Question. I’m planning to retire soon, and working on my retirement plan. I have a small pension, but most of my income in retirement will come from my own investments. A friend of mine recently told me that I should consider buying an annuity with my retirement savings. How can I decide if an annuity is right for me?
Answer. Annuities can be a great tool for providing a guaranteed and predictable income stream. For those of us who have saved and invested during our working years, and now need to convert our retirement nest eggs into an income stream that will sustain us for the rest of our lives, annuities can be highly beneficial.
Let’s take a look at the basics of annuities, some of the key risks that face us in retirement, and how annuities can help address those risks.
An annuity is a financial product that provides series of payments over time. While there are many different types of annuities, the general concept is that an annuity is a product that provides the investor with a regular income stream.
The easiest way to understand the concept of annuities is that they function somewhat the opposite of a mortgage. With a mortgage, the institution provides you with a lump sum of money, and in return, you pay the institution back a stream of payments over time. The mechanics of an annuity are the opposite – you provide the institution with a lump sum, and in return, the institution provides you with a stream of payments over time.
Some of the different variations of annuities include:
Payout vs. accumulation annuity
The most common type is that which is described above: a finance product that provides the investor with a stream of payments. This is known as a payout annuity. However, there is another form of annuity known as an accumulation annuity, which functions very much like a guaranteed investment certificate (GIC) in the sense that it is designed for savings, and provides a guaranteed rate of interest.
Immediate vs. deferred
With a payout annuity, the stream of payments can begin immediately, or at a future date. When payments begin immediately, the annuity is known as an immediate annuity, and when the payments begin at a future date, the annuity is known as a deferred annuity. For example, an investor may decide to purchase an annuity at age 55, but doesn’t want to start receiving the payments until age 60. In this case, the investor would purchase a deferred annuity.
Term vs. life
A term annuity is designed to provide the investor with a stream of payments for a specific length of time, such as 10 or 20 years. On the other hand, a life annuity provides the investor with an income stream for life. Life annuities can sometimes have a guarantee period as well, in which case the remaining payments are made to a designated beneficiary if the investor dies before the guarantee period ends.
Registered vs. non-registered
This distinction isn’t a choice made by the investor, but rather, is determined by the source of the funds used to purchase the annuity. If the source of the funds used to purchase an annuity is a registered investment account, such as an RRSP or RRIF, then the annuity is said to be a registered annuity, and every dollar is taxable as regular income. Conversely, if the annuity is purchased with non-registered funds, the annuity is said to be a non-registered annuity. One further distinction for non-registered annuities whether or not the annuity is prescribed, which refers to the tax treatment of the payments.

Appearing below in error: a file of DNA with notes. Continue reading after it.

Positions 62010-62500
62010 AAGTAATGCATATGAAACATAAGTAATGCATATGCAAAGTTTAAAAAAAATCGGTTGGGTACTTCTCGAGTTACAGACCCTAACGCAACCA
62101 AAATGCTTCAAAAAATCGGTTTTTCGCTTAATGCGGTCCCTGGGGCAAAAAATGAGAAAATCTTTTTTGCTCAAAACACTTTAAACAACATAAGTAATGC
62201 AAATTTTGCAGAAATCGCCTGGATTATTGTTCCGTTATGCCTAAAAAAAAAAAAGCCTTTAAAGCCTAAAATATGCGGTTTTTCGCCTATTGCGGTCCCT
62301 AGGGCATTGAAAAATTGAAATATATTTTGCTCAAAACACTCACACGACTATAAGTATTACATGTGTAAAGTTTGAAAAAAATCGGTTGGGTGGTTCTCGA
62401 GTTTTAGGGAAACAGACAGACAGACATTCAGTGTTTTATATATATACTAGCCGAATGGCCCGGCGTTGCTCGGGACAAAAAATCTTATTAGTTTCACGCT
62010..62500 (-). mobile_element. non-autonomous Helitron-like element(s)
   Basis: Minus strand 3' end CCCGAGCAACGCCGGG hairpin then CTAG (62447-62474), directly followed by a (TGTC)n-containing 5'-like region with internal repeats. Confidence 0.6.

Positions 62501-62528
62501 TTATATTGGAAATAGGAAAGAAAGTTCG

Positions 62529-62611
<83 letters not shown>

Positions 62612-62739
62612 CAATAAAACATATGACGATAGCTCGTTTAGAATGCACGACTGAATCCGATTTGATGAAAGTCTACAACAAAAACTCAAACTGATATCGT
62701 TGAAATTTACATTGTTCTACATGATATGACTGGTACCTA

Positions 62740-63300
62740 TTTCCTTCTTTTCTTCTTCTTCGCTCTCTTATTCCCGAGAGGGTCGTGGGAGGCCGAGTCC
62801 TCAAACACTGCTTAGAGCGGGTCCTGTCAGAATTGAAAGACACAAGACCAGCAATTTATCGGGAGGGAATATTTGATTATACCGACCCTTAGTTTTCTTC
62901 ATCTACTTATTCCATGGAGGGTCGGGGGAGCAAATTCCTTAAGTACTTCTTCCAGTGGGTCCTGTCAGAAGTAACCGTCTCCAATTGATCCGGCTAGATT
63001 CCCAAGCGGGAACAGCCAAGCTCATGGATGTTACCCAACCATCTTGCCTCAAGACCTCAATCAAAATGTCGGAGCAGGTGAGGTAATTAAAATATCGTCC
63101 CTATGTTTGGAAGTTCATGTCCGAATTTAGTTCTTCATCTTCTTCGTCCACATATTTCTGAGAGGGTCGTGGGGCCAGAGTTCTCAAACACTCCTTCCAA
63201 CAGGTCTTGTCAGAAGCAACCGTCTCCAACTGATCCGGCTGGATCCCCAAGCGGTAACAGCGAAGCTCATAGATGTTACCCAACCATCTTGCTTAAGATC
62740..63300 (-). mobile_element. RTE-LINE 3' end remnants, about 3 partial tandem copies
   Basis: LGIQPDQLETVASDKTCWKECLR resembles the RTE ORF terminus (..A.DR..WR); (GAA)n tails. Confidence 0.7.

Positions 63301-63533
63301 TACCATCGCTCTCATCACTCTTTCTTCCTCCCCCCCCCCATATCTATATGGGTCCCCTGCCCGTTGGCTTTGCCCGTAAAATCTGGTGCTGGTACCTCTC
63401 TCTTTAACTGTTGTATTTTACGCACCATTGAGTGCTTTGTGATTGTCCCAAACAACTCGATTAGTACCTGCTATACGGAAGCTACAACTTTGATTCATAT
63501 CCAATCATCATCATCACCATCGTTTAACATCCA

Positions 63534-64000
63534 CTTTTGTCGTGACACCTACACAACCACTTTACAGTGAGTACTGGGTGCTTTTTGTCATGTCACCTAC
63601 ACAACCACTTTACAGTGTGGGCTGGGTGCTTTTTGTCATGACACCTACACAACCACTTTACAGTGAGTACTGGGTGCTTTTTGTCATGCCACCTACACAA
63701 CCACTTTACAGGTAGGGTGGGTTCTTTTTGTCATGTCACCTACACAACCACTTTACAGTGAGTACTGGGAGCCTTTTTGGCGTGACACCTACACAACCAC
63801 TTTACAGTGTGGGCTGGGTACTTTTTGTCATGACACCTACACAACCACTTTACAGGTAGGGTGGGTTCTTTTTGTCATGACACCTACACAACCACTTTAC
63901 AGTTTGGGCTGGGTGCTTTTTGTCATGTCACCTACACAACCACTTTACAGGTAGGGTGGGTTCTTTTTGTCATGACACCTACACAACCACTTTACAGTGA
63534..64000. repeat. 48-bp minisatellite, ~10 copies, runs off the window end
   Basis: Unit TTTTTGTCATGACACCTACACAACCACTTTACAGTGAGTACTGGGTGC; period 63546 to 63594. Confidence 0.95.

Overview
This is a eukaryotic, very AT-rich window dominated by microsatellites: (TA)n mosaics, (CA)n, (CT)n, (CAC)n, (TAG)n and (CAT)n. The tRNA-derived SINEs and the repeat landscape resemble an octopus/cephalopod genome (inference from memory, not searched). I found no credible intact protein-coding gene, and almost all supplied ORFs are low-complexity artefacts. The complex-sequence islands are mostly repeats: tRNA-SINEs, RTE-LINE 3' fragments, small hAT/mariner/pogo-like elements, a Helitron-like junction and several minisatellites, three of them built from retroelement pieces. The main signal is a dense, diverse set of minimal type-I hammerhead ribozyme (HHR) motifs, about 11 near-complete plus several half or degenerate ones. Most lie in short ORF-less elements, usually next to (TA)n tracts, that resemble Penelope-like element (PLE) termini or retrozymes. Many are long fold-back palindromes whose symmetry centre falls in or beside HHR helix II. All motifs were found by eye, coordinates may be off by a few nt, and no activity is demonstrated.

Key Retirement Risks
One of reasons annuities can be of particular benefit to retirees is that they can help protect retirees against some key risks that threaten retirement income. In particular:
Quite simply, longevity risk is the risk of running out of money in retirement. It’s great that we’re living longer than ever before, but failing to account for a longer lifespan can leave retirees in financial difficulty in later years.
Sequence of returns risk
Although we often talk about average rates of return, the reality is that poor investment performance in early years can be devastating for retirees. This is because money is being withdrawn from the account, so even if the average rate of return is adequate, poor returns experienced in the early years of retirement can cause the portfolio to be depleted much faster and ultimately collapse.
With annuities, both of these risks have been taken away from the investor and placed with the annuity provider, which is typically an insurance company. When you purchase one, the insurance company promises to make a stream of payments of a certain amount of money, and for a guaranteed period of time (or for life).
Therefore, an annuity completely insulates you against both longevity risk and sequence of returns risk. When you purchase one, longevity risk, stock market volatility, and poor investment returns are not your problem anymore – the insurance company now bears those risks, and is contractually obligated to make the payments to you. In this sense, annuities can provide retirees with both income security and peace of mind.